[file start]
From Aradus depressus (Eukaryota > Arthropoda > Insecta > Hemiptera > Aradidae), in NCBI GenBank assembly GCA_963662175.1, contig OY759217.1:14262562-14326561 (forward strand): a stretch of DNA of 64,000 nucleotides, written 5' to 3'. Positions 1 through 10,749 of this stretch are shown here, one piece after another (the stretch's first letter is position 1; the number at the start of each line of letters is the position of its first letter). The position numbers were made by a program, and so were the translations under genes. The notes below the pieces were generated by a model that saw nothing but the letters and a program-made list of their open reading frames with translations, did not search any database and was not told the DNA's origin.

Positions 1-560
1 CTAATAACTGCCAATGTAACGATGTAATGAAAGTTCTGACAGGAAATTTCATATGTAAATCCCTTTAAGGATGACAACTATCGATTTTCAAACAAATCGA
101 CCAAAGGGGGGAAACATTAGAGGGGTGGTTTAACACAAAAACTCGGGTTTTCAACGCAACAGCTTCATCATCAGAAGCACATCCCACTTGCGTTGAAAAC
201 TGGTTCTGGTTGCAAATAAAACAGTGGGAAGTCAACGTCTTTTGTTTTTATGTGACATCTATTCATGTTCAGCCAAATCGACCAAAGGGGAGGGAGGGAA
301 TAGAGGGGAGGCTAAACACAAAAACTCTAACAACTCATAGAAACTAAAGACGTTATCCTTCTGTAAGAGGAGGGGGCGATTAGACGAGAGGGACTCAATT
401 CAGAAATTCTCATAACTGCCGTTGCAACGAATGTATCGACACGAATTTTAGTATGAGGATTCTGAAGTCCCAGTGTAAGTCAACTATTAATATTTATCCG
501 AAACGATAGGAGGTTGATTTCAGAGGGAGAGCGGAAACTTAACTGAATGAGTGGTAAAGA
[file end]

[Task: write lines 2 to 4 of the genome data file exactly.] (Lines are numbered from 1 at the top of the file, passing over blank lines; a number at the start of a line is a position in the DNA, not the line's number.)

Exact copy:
Positions 1-560
1 CTAATAACTGCCAATGTAACGATGTAATGAAAGTTCTGACAGGAAATTTCATATGTAAATCCCTTTAAGGATGACAACTATCGATTTTCAAACAAATCGA
101 CCAAAGGGGGGAAACATTAGAGGGGTGGTTTAACACAAAAACTCGGGTTTTCAACGCAACAGCTTCATCATCAGAAGCACATCCCACTTGCGTTGAAAAC